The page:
The Nationals’ astonishing inability to come back

Kathy Willens/AP
Bobby Parnell closes out Anthony Rendon and the Nats, a common theme when the opposing closer comes in. (Kathy Willens/AP)

Last night, when Zack Greinke poked an RBI single into right field in the second inning, he had unwittingly done sleep-deprived fans back in Washington a favor. The run had given the Dodgers a 2-0 lead, and even though the Nationals had seven innings with which to work, the deficit bordered on insurmountable given their track record this season.

The Nationals offense has been bad in many ways this season. It has been its worst after the Nationals fall behind and late in games, when they are facing an opponent’s best relievers. The Nationals offensive malaise is bleak across the board; their struggles late in games and inability to stage come backs has been astonishing.

Once the Nationals fall behind, feel free to hit the sack. The largest deficit they have overcome in a victory is two. They are 4-9 when trailing after one inning, 1-12 when trailing after the fourth and 0-16 when they’re behind after six innings.

They don’t adjust when a starter is dealing against them, and they have been overwhelmed by opposing bullpens. Against relievers this season, the Nationals are hitting .200/.262/.315 with 109 strikeouts and 33 walks. Take last night – the Nationals faced Greinke, a starter on a strict pitch count who came out after 5 1/3 innings. In 4 2/3 against the Dodgers’ bullpen, they pushed no runs across.

That was against several middle relievers. Against late-inning relievers? Set the alarm and  turn over. In innings seven through nine, the Nationals have hit .190/.246/.283 and scored 22 runs. (For context, the league has hit .237/.305/.355 – back-end relievers are tough to hit, but not that tough.) In the final third of the game, they have been outscored, 38-22, this year.

The ninth inning has been a special kind of offensive mess. In 28 ninth innings this year, the Nationals have scored two runs. T-W-O two. They have been overpowered by the back of bullpens and absolutely dominated by closers. In 13 games this year, the Nationals’ opponent recorded a save. The results in those circumstances are staggering.

The Nationals have scored zero – a fat donut – runs against opposing closers. Those 13 games have produced seven 1-2-3 innings, plus two other instances in which a closer worked a perfect portion of an inning.

Against the pitchers who earned the save, the Nationals are 3 for 39 (.077) with 15 strikeouts and one walk. They had not come close to scoring against a closer until last night, when Danny Epsinosa singled off Brandon League (ERA: 5.87) and reached third base. They haven’t produced multiple base runners in any game against a closer.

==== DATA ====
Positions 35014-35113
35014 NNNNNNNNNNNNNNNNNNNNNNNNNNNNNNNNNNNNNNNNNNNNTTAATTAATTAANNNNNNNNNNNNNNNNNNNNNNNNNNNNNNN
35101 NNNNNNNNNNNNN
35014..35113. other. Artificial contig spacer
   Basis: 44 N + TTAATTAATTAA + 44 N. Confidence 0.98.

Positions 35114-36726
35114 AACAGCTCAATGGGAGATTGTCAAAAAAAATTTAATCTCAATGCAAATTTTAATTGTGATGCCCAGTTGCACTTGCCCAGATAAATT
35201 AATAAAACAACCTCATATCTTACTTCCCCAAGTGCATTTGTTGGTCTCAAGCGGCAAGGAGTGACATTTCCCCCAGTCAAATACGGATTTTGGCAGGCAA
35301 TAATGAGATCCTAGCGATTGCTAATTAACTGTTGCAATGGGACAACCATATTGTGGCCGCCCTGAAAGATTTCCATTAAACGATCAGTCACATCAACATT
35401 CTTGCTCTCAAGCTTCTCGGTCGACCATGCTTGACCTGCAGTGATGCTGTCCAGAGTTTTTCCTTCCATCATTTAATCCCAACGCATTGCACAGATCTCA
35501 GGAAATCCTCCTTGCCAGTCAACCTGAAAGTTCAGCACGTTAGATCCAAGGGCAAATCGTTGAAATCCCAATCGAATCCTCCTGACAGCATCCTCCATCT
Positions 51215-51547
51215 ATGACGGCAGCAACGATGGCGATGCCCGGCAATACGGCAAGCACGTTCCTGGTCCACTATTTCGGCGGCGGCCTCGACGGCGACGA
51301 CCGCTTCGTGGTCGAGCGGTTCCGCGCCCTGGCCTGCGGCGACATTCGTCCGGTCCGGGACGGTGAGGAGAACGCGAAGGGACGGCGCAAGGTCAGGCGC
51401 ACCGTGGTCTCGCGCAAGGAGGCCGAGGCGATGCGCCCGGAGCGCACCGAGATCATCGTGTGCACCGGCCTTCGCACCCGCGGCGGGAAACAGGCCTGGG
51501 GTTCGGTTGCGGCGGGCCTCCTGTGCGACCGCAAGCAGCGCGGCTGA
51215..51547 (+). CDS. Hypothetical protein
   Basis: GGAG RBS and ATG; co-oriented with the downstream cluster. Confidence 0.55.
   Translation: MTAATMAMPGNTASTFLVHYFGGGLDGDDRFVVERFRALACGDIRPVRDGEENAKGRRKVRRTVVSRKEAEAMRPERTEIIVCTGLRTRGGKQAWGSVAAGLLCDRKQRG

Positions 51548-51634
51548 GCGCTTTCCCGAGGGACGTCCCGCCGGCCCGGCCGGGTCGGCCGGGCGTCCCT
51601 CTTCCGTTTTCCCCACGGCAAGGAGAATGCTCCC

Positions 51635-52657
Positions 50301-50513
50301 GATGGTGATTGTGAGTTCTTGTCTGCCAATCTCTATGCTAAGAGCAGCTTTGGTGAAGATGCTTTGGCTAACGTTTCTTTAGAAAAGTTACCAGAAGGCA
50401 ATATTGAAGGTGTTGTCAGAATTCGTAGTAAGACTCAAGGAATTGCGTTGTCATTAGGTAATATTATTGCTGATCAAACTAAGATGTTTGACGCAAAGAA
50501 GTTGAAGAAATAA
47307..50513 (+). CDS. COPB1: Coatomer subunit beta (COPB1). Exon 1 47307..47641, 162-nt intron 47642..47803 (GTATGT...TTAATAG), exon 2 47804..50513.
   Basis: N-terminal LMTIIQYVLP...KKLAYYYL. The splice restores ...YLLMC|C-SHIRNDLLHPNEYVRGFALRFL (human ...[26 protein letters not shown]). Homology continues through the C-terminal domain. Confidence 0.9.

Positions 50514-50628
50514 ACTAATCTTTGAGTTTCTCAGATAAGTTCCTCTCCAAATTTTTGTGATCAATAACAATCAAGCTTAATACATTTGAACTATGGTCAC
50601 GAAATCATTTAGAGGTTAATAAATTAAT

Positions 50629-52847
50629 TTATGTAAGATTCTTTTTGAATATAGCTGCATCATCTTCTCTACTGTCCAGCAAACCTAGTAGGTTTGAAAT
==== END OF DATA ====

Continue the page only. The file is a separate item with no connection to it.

Did we mention they haven’t won a game when trailing after six innings? Or that they’ve been outscored, 9-2, in the ninth?

What do these ghastly numbers tell us about the Nationals? Let us resist the urge to question character and clutchness and look deeper. It reveals two things. These Nationals have tended not to handle velocity well, and their pinch hitters, a strength last year, have floundered.

Start with the high-velocity theory. The latter innings tend to be the realm of flame-throwing relievers. Against pitchers classified as “power” pitchers by Baseball-Reference, the Nationals are hitting .201/.263/.318 this year. According to FanGraphs.com, the Nationals have scored 25.7 runs below average against fastballs. Only the Marlins are worst, and the team immediately ahead of them, the White Sox, has been 11.2 runs below average. It’s not close.

When the Nationals have tried to match up late in games, most often they have lost. The Nationals have seven pinch hits, the fewest in the National League, in 51 at-bats (.137). They are one of three teams without a pinch-hit homer and the only team without even a pinch-hit RBI.

If you can’t hit fastballs and you can’t pinch hit, you probably can’t score late in games. And if you can’t score late in games, of course, you can’t come back That is what the Nationals’ colossal late-inning struggle boils down to.

Last year, the Nationals won 12 games after they trailed after six and four when they entered the ninth inning down. It felt like they were always in the game. They weren’t the clutchiest bunch of clutches who ever clutched; those Nationals had stellar pinch hitting and grinded at-bats against quality relievers.

Last night, even with the score 2-1 for most of the game, it felt, somehow, as if it was worse. When they trail this year, the Nationals simply say good night.

Adam Kilgore covers the Nationals for The Washington Post.
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Adam Kilgore · May 16, 2013

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